Early Stock Talking readers may remember my $CHEF recommendation from a few months ago. At the time (April 12, when the stock was trading at $12 – it closed yesterday at $20), I wrote:
Overall, I’m confident CHEF will survive 2020 and return to somewhere close to its expected growth in 2021, 2 or 3 – if you assume this can happen, the company to me is a strong buy at its current $392 million valuation. In its last investor presentation, the company projects $115-$125 million of adjusted EBITDA in 2-3 years, and $300-$350 million of EBITDA in 5-10 years. These are long time horizons where anything could happen, but if the company gets anywhere close to these numbers, the stock is cheap right now.
When I wrote that, I was not forecasting that a vaccine could hit the market before year end 2020. I was simply trying to do a liquidity analysis over the next few years to see if CHEF could survive in a down environment
For most non-tech stocks I’ve analyzed since the dawn of COVID, the cornerstone of everything is how long the company can survive in hibernation mode. By hibernation mode, I mean low to no sales and a cash burn that assumes COVID doesn’t get any better. If a company can go a year in hibernation mode during COVID, I basically view it as a free call option on the business when WFH / lockdown orders lift. Of course, this assumes the expectations contained in the valuation are low (check out the CHEF post for some analysis on why I thought the market was declaring the company dead).
A little more on hibernation mode. The key metrics for evaluating hibernation mode are 1) Time to Survive, or Cash on Hand / Cash Burn and 2) debt maturities. Debt maturities matter – you have to make a call on the a company’s ability to refinance its debt (said another way, if your cash burn is 0, cash on hand is 500, but you have a 1K debt maturity in Dec. 2022, the debt maturity is the key thing you’re evaluating). Refinancing debt is a more qualitative call. Time to Survive I’ve noticed most companies are signaling in conference calls or is easy to back into through some vanilla analysis ((Cash + Revolver Capacity) / operating expenses + other cash burn items).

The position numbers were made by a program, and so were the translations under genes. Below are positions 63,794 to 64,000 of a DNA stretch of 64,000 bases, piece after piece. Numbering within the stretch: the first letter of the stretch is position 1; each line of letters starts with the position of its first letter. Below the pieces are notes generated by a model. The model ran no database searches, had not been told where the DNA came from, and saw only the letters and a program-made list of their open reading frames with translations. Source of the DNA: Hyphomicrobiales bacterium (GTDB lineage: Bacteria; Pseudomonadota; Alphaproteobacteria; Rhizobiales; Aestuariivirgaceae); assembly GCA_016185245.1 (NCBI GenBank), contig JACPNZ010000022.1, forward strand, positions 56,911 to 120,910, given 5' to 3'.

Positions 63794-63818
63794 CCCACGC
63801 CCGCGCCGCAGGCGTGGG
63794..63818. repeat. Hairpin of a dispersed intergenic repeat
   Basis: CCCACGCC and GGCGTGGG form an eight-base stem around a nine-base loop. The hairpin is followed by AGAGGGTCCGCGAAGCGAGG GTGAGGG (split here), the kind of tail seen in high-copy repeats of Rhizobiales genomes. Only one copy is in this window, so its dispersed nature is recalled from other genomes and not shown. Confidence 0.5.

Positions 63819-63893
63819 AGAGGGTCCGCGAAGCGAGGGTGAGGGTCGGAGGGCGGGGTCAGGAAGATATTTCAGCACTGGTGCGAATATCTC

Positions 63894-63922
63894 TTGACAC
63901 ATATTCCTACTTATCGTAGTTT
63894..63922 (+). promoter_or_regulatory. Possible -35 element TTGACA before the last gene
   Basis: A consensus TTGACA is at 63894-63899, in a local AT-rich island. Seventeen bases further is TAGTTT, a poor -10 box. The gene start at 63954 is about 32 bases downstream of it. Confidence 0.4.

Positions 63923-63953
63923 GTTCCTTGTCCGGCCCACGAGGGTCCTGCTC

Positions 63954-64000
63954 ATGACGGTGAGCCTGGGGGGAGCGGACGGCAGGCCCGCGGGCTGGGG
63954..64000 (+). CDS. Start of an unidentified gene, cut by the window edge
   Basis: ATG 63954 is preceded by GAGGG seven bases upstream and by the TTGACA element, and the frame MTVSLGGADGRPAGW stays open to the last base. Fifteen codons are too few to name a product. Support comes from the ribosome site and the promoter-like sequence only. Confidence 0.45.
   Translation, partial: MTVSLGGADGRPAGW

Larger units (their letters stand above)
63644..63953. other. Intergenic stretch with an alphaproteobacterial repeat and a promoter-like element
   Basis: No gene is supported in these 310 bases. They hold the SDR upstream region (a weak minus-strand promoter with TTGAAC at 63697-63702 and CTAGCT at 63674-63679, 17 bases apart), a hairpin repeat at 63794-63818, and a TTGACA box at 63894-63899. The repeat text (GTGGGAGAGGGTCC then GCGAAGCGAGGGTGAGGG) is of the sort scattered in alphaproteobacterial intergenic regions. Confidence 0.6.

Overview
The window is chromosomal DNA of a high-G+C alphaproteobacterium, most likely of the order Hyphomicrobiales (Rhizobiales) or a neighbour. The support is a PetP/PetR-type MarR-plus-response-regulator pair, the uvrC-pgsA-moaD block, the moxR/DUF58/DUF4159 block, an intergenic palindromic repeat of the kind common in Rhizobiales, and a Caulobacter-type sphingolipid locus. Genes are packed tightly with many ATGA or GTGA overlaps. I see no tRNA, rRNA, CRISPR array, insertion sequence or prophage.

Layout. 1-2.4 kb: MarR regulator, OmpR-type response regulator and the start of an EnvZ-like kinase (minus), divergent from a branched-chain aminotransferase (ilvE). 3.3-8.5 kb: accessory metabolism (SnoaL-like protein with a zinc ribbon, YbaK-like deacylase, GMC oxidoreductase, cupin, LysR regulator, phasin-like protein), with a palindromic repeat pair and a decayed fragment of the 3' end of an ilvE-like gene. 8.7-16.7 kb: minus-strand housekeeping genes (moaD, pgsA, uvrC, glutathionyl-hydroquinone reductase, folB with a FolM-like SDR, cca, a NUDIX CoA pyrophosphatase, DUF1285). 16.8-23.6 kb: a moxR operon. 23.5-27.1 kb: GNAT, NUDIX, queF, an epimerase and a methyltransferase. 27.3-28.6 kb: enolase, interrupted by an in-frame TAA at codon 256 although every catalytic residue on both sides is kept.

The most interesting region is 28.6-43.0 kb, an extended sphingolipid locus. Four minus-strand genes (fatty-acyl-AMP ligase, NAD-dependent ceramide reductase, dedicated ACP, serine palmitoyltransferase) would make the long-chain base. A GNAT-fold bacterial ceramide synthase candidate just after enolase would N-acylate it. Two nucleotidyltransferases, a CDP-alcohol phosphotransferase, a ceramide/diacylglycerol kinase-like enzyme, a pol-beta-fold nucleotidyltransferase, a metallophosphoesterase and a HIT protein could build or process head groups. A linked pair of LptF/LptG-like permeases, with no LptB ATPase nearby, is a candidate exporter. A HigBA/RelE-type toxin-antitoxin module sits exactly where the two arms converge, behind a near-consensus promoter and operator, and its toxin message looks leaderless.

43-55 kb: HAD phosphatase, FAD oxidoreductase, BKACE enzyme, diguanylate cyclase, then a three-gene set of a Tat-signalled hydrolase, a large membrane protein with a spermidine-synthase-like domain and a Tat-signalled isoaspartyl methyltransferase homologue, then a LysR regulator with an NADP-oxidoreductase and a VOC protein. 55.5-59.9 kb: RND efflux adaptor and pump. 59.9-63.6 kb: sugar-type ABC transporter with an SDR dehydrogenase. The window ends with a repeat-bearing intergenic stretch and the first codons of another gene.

How did evaluating hibernation mode change yesterday? For anyone living under a rock, Pfizer announced a COVID vaccine yesterday with 90% effectiveness (higher than the “market’s” 60%ish base case) that should be on the market by end of year (IMO, better than the market’s 1Q/2Q 2021 estimate). What this means is that reality beat expectations on a vaccine in terms of effectiveness and time to market by a wide margin. Any lenders now should feel better about financing traditional in-person businesses – the prospect of “normal” cash flows are pulled closer to now by I think two quarters. I think every company’s ability to refinance debt just improved, so debt maturities in the hibernation mode equation are no longer as big a concern for me.
I want to present three movie-oriented businesses today that in my opinion have strong hibernation mode characteristics and are worth fractions of what they can be in non-COVID times. Although every single one surged yesterday, I still think the market is significantly below what reality could be relative to expectations. A quick overview below:
– Cinemark ($CNK) – Large North American movie theater company with 534 theaters and 6K screens – a lot of Texas and California theaters, some locations in Latin America.
– National CineMedia ($NCMI) – Largest cinema advertising network in country. Does *not* own movie theaters and therefore is very asset light. Customers include AMC, Regal and CNK (who also owns some of the equity). They sell online and mobile advertising too on behalf of theaters.
– IMAX ($IMAX) – Unique theater and camera / technology company (I’m sure all of you have seen films in IMAX) with 1.8K theaters in 80 countries – highest Asia exposure of the three names – I’ll explain why this is important in a bit
Before I get to hibernation mode analysis, I want to try to dispel the three most common arguments I hear when I’ve presented my movie bull thesis to other people:
1. Box office receipts have been declining over time.
Complete fiction – you can look at any number of data sets to see for yourself – the reality is that ticket prices getting more expensive have more than offset declines in attendance. Box office records keep happening. Check out CNK’s chart on their Q2 deck below: